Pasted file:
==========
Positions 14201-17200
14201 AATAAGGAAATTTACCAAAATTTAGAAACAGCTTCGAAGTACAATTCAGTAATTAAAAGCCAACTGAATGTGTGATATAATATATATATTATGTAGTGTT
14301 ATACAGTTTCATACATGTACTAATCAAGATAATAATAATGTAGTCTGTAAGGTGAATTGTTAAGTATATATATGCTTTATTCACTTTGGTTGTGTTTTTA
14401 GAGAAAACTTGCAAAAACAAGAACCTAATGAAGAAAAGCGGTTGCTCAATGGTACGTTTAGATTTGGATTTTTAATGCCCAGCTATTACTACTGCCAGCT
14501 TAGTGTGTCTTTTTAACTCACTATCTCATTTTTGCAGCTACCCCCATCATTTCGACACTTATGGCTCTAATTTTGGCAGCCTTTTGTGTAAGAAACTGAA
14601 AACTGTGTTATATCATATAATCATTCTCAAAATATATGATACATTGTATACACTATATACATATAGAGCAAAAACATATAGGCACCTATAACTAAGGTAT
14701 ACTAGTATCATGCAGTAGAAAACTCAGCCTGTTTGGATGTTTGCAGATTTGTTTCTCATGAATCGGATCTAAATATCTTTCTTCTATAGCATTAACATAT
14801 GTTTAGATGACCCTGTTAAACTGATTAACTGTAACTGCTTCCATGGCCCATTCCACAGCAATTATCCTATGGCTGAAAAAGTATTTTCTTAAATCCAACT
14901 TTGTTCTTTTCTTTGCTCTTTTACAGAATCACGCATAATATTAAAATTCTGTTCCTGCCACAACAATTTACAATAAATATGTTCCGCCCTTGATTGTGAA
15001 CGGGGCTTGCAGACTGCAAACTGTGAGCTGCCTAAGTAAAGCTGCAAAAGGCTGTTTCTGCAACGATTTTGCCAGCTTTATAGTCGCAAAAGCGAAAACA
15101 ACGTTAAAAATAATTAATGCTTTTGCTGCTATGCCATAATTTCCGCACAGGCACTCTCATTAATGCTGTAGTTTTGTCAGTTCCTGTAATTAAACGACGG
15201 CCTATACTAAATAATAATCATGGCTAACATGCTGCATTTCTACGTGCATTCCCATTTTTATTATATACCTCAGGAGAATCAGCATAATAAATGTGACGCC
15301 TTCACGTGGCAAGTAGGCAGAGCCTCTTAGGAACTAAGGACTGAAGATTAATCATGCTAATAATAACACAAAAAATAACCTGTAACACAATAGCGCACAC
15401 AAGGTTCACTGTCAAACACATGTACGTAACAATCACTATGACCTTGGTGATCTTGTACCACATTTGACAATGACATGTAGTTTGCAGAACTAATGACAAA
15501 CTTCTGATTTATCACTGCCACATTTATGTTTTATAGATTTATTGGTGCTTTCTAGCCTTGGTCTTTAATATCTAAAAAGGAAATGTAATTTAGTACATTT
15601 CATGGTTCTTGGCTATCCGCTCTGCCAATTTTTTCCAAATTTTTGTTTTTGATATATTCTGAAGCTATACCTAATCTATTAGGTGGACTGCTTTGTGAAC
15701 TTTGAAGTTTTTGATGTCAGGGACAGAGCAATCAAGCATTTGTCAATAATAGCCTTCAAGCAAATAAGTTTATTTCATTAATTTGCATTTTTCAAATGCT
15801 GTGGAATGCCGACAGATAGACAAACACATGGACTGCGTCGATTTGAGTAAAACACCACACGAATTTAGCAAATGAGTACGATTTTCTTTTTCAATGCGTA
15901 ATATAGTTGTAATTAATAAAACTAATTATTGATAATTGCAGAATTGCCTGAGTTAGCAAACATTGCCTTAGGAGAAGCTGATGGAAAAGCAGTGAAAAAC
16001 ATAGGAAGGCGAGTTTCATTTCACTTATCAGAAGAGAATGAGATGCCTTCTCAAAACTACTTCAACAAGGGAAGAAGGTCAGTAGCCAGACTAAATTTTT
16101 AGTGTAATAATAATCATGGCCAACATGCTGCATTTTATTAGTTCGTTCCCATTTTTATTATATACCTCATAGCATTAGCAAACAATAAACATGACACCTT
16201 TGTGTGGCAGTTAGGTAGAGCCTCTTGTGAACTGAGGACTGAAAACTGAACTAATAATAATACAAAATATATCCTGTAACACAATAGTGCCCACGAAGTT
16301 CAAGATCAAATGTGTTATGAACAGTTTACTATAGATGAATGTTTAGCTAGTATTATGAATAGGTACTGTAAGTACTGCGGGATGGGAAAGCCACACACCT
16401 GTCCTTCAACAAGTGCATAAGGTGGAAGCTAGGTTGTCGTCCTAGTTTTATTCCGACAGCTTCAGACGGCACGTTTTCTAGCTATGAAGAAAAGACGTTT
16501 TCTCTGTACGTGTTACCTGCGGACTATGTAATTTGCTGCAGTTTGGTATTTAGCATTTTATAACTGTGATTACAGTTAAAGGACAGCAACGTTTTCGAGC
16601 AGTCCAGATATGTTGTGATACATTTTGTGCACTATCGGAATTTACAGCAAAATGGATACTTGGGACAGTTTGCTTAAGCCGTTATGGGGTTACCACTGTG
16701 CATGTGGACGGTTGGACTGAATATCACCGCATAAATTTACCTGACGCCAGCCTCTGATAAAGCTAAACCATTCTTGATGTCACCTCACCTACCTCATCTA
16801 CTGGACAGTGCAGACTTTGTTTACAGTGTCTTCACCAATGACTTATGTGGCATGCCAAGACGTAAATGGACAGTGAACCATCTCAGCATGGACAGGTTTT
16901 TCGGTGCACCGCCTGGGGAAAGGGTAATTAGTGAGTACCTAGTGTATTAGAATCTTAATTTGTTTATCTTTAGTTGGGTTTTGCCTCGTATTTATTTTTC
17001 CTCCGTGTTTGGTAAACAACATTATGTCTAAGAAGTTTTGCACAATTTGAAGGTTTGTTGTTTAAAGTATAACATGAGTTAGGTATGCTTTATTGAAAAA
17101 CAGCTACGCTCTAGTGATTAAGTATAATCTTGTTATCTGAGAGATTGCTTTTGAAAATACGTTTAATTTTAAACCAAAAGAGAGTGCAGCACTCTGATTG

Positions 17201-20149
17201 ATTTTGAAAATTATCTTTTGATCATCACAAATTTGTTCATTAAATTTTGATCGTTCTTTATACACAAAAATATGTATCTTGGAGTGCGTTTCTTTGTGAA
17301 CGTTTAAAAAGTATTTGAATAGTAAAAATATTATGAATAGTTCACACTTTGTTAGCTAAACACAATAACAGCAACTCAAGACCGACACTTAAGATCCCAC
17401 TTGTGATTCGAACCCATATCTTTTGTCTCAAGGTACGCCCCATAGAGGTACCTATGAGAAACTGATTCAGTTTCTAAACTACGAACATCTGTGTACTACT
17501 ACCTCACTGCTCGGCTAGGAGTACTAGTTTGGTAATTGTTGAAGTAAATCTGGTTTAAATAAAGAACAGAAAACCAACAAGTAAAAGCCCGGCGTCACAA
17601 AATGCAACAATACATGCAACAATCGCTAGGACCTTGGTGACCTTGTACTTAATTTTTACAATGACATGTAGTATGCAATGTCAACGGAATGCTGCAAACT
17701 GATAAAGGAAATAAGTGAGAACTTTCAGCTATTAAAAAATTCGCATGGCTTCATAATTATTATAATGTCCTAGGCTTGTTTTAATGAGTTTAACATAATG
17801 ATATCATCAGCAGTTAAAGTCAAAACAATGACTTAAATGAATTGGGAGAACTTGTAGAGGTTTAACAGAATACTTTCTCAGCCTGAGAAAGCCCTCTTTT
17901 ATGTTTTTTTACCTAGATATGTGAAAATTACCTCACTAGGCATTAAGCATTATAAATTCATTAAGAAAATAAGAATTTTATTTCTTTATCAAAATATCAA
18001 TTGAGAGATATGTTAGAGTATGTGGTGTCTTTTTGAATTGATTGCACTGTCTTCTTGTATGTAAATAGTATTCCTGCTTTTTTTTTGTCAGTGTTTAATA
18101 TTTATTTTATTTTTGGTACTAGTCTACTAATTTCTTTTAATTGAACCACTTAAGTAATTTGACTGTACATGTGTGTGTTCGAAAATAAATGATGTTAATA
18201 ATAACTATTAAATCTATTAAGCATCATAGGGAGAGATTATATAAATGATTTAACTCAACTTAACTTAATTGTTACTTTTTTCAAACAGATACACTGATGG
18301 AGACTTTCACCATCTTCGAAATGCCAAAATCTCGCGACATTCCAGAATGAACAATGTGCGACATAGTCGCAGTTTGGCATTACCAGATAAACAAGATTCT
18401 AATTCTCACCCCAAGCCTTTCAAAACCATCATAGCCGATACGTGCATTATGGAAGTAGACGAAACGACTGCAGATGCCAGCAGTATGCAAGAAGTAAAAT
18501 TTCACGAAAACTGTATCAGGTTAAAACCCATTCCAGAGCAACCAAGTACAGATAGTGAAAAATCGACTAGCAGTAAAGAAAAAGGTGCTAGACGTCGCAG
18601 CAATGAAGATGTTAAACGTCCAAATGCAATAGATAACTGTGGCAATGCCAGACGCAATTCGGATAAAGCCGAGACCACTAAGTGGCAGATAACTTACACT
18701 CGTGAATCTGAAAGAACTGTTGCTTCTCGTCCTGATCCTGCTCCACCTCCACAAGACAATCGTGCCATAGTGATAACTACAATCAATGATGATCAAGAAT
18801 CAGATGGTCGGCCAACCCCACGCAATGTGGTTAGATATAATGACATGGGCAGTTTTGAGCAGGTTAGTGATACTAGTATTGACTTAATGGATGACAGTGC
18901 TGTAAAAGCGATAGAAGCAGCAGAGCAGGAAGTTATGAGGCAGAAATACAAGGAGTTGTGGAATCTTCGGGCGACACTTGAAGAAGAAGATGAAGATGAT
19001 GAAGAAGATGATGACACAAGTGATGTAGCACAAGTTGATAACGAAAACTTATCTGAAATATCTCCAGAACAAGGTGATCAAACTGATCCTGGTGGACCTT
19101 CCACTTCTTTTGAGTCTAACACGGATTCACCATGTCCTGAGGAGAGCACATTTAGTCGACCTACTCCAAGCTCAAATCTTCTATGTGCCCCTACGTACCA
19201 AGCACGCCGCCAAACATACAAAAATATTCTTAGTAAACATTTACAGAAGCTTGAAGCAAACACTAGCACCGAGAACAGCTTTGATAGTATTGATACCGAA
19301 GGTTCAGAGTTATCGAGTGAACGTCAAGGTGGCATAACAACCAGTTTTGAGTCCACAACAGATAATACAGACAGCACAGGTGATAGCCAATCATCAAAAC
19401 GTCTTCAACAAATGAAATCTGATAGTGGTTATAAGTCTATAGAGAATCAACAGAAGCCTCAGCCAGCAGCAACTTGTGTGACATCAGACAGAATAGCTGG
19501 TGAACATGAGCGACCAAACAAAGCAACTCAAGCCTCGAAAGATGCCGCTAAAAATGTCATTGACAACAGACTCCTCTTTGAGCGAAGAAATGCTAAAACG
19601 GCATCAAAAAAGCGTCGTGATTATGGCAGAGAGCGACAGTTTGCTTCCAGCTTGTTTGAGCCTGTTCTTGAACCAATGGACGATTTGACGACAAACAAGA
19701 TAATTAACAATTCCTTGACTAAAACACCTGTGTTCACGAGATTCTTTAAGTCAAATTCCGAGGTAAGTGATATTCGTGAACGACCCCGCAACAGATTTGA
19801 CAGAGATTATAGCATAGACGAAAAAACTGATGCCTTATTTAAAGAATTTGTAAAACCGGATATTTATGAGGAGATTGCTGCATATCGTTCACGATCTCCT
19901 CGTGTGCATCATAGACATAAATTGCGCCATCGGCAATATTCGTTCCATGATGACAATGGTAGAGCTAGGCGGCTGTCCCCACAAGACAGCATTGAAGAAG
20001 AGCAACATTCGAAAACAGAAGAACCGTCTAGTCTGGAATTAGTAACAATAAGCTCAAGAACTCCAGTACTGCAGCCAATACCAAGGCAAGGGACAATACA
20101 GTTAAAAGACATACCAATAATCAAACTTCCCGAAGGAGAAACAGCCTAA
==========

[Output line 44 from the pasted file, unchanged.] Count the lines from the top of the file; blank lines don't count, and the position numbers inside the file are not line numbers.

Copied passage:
18301 AGACTTTCACCATCTTCGAAATGCCAAAATCTCGCGACATTCCAGAATGAACAATGTGCGACATAGTCGCAGTTTGGCATTACCAGATAAACAAGATTCT